This is not our home because there is death in this life and we belong with God who did not make death. Our home is with God, the Author of Life.

——————————–

We pray for blessings, we pray for peace
Comfort for family, protection while we sleep
We pray for healing, for prosperity
We pray for Your mighty hand to ease our suffering

All the while You hear each spoken need
Yet love us way too much to give us lesser things

‘Cause what if Your blessings come through raindrops
What if Your healing comes through tears?
What if a thousand sleepless nights
Are what it takes to know You’re near?

What if trials of this life
Are Your mercies in disguise?

We pray for wisdom, Your voice to hear
We cry in anger when we cannot feel You near
We doubt Your goodness, we doubt Your love
As if every promise from Your Word is not enough

And all the while You hear each desperate plea
And long that we’d have faith to believe

‘Cause what if Your blessings come through raindrops
What if Your healing comes through tears?
And what if a thousand sleepless nights
Are what it takes to know You’re near?

And what if trials of this life
Are Your mercies in disguise?

When friends betray us, when darkness seems to win
We know that pain reminds this heart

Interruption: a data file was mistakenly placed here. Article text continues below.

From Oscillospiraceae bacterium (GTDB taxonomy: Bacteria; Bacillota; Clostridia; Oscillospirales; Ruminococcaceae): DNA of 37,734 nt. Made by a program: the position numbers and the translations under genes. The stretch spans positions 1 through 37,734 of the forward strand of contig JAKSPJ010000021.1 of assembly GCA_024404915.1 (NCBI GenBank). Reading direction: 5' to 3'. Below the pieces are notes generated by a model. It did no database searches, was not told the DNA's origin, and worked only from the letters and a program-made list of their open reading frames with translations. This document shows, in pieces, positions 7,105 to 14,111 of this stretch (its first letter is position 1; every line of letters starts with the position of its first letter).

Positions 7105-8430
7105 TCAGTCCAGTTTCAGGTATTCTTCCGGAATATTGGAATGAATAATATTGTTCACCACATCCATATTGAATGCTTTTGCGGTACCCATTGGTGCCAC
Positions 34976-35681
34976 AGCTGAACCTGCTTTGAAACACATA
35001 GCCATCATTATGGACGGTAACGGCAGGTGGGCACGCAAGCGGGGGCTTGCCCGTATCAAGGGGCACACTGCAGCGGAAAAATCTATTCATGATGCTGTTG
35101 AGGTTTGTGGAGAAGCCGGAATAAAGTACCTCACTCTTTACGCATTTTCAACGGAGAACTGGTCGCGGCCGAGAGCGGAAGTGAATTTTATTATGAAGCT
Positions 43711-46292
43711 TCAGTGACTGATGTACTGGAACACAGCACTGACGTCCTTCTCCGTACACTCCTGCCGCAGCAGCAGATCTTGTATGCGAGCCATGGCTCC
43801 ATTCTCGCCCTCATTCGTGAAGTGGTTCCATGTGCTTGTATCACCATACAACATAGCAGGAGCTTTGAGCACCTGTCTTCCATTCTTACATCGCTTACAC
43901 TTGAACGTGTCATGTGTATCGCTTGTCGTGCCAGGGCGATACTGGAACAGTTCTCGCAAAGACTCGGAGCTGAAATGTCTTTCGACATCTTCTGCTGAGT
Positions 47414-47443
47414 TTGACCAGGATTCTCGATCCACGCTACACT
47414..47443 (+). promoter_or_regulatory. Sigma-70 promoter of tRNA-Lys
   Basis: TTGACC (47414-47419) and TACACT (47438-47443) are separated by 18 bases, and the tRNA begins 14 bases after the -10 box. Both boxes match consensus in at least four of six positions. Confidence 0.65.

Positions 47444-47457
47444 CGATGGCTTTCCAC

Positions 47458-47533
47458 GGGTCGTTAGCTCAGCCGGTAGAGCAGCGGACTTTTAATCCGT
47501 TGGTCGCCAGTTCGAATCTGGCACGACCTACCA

That this is not, this is not our home
It’s not our home

‘Cause what if Your blessings come through raindrops
What if Your healing comes through tears?
And what if a thousand sleepless nights
Are what it takes to know You’re near?

What if my greatest disappointments
Or the aching of this life
Is the revealing of a greater thirst
This world can’t satisfy?

And what if trials of this life
The rain, the storms, the hardest nights
Are Your mercies in disguise?

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3 Comments
  1. Stan permalink

    Why do you not mention that at the time of the deportations that Poland was under German occupation? By failing to mention this you imply that Poland was an ally of Germany and complicit in the Holocaust.

    Also today Auschwitz-Birkenau is not a concentration camp, it is a memorial museum as reflected in its title – Auschwitz-Birkenau Memorial and Museum, therefore you visited a museum which once was a concentration camp in German occupied Poland.

  2. Izabela Vimala permalink

    I read your article and have one comment. You have written ‘to the extermination camps of Auschwitz and Birkenau in Poland”

    I would say – from the geographical point of view – it’s true, NOW this is in Poland. From the point of view of historical truth and morality – that’s not true. Then there NO POLAND during WWII, Poland was under the occupation of Nazi Germany and they were murdering innocent people. For me personally, writing such way (camps in Poland) it like helping the Germans. As a result, they do not have to feel responsible for this crime. This transfer also THE RESPONSIBILITY from Germany to Poland.

  3. Izabela and Stan – thanks for your comments. I did hear very similar comments from other Polish people. Thanks for bringing it up. In no way did I mean to imply that the camps were Polish. Most people I know are fully aware that Poland was as much a victim of Nazi Germany as any one else. And yes, I visited the memorial/museum – but my thoughts were very much on what happened in those places when they were extermination camps.